The topic of God's salvation of the nations is discussed in some detail in my eschatological paper titled, "More Regarding God's Salvation Plans for the Nations." Also, my eschatological papers on Psalms, Isaiah, and Jeremiah deal quite a bit with this topic. The Greek verb ("kopto") that is translated "will mourn [over Him]" here in Rev. 1:7 is also used in the Septuagint version of Zech. 12:10. It is also used in Rev. 18:9 (and other verses; see the next paragraph). See on Rev. 18:9 in my paper on Rev. 14:6-19:21.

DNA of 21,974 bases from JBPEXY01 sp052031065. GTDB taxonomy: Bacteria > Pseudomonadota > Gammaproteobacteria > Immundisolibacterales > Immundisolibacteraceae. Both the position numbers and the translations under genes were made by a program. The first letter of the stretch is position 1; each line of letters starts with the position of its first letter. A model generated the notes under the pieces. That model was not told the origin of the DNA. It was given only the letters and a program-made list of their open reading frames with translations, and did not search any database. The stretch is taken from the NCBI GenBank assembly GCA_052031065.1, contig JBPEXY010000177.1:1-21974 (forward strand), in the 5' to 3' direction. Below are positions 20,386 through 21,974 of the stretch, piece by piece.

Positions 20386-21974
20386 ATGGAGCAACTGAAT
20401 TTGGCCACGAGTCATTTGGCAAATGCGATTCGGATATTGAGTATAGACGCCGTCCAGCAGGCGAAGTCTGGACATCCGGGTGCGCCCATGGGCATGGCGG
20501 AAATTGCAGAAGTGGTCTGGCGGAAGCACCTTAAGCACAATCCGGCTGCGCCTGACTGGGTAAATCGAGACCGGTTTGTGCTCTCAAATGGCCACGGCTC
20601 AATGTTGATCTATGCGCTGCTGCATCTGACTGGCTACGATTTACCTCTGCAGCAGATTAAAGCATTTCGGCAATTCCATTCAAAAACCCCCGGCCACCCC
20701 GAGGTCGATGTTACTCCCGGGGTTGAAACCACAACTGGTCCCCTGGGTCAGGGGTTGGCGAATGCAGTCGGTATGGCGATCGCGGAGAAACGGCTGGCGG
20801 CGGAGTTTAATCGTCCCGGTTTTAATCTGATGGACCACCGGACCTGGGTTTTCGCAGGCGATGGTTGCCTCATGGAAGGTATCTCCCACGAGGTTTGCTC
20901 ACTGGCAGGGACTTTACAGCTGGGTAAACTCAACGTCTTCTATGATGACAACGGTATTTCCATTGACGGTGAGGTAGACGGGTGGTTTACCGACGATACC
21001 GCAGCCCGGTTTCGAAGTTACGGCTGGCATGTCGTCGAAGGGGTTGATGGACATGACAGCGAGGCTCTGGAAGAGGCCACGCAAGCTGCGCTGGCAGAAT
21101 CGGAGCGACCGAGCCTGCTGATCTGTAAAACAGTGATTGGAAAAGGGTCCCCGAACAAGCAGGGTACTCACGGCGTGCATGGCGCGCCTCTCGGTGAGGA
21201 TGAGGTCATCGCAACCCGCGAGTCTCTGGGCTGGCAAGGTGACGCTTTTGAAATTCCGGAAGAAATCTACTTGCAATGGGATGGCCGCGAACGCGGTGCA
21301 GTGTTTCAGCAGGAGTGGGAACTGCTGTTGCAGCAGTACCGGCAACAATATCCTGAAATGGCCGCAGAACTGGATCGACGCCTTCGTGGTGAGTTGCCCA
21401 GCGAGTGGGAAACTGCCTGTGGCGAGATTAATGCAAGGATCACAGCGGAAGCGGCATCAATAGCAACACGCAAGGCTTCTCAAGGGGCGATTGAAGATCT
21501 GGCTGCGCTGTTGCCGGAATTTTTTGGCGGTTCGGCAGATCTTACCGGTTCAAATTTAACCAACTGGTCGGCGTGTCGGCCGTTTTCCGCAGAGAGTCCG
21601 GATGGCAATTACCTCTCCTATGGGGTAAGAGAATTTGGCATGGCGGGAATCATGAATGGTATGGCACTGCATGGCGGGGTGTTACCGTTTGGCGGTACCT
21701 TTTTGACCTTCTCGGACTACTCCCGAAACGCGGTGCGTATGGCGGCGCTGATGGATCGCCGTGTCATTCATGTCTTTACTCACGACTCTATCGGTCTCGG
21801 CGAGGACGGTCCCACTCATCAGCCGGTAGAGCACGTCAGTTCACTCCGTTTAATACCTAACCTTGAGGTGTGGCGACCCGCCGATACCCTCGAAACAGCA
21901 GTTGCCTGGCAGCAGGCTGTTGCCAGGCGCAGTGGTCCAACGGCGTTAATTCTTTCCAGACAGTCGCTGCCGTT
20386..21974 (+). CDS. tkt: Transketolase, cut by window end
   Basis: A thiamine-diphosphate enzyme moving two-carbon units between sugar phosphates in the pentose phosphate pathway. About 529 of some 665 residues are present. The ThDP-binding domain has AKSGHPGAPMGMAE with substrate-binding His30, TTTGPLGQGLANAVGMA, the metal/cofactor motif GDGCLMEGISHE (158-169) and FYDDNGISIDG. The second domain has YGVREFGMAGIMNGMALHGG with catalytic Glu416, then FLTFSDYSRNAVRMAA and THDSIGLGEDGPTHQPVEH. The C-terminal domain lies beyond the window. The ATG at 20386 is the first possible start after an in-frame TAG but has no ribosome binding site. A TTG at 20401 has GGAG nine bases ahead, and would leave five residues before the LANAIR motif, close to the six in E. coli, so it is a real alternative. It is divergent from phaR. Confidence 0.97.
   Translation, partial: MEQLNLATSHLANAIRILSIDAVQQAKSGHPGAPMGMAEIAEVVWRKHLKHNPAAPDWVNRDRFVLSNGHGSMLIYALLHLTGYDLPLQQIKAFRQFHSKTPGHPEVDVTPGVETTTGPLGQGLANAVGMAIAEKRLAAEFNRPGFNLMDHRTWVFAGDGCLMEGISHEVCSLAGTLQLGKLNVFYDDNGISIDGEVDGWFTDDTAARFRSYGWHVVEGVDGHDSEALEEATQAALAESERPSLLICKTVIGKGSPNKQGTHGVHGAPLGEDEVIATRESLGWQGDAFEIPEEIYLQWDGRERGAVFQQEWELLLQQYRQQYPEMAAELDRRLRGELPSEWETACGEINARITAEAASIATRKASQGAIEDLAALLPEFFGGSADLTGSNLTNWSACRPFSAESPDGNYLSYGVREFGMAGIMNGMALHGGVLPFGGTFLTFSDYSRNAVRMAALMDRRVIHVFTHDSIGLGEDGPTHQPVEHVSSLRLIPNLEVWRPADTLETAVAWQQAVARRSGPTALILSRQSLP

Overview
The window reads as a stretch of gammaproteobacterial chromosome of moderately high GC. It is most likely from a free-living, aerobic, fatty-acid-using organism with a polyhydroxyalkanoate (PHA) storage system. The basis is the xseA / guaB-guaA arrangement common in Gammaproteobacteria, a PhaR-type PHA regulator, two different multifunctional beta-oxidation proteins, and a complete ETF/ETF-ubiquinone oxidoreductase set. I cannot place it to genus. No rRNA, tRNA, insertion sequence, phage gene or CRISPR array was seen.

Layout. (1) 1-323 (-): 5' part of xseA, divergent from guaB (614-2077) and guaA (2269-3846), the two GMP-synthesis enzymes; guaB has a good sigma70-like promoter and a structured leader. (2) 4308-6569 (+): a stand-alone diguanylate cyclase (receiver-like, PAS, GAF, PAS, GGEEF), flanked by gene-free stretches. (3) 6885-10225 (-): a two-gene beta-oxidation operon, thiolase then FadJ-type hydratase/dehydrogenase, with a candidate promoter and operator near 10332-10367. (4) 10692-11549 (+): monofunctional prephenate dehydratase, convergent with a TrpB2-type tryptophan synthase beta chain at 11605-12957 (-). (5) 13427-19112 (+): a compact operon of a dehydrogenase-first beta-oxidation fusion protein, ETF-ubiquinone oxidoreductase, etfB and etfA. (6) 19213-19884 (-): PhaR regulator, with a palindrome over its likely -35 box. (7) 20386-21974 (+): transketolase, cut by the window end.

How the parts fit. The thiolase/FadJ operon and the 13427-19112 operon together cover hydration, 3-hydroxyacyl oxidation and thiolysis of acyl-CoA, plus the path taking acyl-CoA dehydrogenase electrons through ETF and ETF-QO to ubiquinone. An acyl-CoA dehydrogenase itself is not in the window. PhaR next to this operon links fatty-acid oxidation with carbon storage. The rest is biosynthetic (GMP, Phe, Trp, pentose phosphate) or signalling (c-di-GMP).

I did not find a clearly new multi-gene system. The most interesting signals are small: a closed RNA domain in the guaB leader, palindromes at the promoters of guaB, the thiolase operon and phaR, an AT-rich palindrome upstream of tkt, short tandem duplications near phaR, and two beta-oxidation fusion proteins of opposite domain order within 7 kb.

It's also true and quite important, whether the idea is included here in Rev. 1:7, or not, that there will be much negative mourning (mourning without repentance) that will attend the return of Christ to judge the world. The mourning of the tribes of the earth at the return of Christ pictured in Matt. 24:30 doesn't seem to include any idea of mourning with repentance. It may be relevant that Matt. 24:30 doesn't mention mourning for/over Him, as do Zech 12:10 and Rev. 1:7. Matt. 24:30 uses the same Greek verb "kopto"; so too do Matt. 11:17; Luke 8:52; and 23:27.]] So it is to be. Amen. (8) 'I am the Alpha and the Omega [Compare Isa. 41:4; Rev. 21:6. "Alpha" and "Omega" are the first and last letters of the Greek alphabet.],' says the Lord God, 'who is and who was and who is to come, the Almighty.' [These words refer to God the Father (see under Rev. 1:4).] (9) I, John, your brother and fellow partaker in the tribulation and kingdom and perseverance [or, steadfastness] which are in Jesus [We are enabled to persevere/remain steadfast even during times of trouble/tribulation through the grace/Spirit of God provided in Christ Jesus through faith.], was on the island called Patmos because of the word of God and the testimony of Jesus. [John was a prisoner of Rome on the island of Patmos because he had been faithful to the word of God and because of the testimony he had maintained to Jesus, acknowledging Him as his Savior and Lord, and being faithful to Him.] (10) I was in the Spirit [Compare Rev. 4:2; 17:3; and 21:10. While John was receiving this revelation, he was very much caught up into the heavenly dimension in/by the Holy Spirit.] on the Lord's day [There's widespread agreement that "the Lord's day" meant Sunday. Compare Acts 20:7; 1 Cor. 16:2. Early Christian writings confirm that the Lord's day meant Sunday, the first day of the week, the day of Christ's resurrection.], and I heard behind me a loud voice like the sound of a trumpet [Compare Rev. 4:1. It seems this was the voice of Christ Himself (cf. Rev. 1:12, 15, 17-20; and 4:1). It's clear that Christ spoke in Rev. 1:17-20.], (11) saying, 'Write in a book [scroll] what you see, and send it to the seven churches: to Ephesus and to Smyrna and to Pergamum and to Thyatira and to Sardis and to Philadelphia and to Laodicea. [These are the seven churches referred to Rev. 1:4; they are addressed one by one in chapters 2, 3. It's clear, I believe, that the book of Revelation has been sent to all the Christian churches of all subsequent generations.] (12) Then I turned to see the voice that was speaking with me. And having turned I saw seven golden lampstands [As Rev. 1:20 shows, the "seven golden lampstands" are the seven churches.]; (13) and in the middle of the lampstands I saw one like a son of man [[On "one like a son of man," see Dan. 7:13; 10:4-6; and Rev. 14:14. I'll quote Dan. 10:5, 6, "I lifted my eyes and looked, and behold, there was a certain man dressed in linen, whose waist was girded with a belt of pure gold of Uphaz. (6) His body also was like beryl, his face had the appearance of lightning, his eyes were like flaming torches, his arms and feet like the gleam of polished bronze, and the sound of his words like the sound of a tumult." Note the strong correspondence between the appearance of the "certain man dressed in linen" in Dan. 10:5, 6 and the "one like a son of man" here in Rev. 1:13-16; I believe they both refer to the same Person, the Son of God. (For more on the "man dressed in linen" of Dan. 10:5, 6 ; 12:5-7; and Ezek. 9:2-10:7, who is to be equated with the Angel/Messenger of Yahweh of the Old Testament, see pages 165-180 of my book, "The Mid-Week Rapture.")